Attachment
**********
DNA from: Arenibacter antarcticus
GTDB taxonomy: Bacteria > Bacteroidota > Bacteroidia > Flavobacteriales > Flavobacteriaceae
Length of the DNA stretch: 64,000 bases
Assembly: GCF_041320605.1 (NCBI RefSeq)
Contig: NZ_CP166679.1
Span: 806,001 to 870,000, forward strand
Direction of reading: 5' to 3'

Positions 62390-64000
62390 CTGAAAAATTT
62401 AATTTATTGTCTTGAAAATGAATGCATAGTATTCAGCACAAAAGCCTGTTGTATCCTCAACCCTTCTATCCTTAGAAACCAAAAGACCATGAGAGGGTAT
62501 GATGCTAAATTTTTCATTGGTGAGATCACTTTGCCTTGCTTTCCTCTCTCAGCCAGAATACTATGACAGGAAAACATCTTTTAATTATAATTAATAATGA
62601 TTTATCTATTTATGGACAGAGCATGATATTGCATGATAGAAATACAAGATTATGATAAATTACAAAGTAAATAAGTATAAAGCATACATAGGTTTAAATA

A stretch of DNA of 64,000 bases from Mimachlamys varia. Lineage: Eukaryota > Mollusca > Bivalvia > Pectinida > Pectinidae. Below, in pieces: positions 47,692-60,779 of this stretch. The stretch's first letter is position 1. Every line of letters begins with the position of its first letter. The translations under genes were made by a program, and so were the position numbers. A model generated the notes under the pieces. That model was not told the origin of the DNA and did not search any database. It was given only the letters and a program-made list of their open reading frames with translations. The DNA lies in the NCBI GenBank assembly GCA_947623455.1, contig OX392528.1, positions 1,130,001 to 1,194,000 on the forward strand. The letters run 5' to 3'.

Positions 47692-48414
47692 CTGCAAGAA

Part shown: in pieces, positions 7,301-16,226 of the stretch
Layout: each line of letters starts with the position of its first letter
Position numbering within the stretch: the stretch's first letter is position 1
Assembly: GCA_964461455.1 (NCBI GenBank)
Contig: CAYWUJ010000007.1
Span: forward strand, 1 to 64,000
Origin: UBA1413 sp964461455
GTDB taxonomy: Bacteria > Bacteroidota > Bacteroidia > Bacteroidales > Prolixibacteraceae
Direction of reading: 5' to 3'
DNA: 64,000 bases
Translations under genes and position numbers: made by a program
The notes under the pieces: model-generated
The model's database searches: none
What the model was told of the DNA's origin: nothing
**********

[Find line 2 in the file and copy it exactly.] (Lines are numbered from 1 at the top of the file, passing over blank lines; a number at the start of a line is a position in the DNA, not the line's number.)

GTDB taxonomy: Bacteria > Bacteroidota > Bacteroidia > Flavobacteriales > Flavobacteriaceae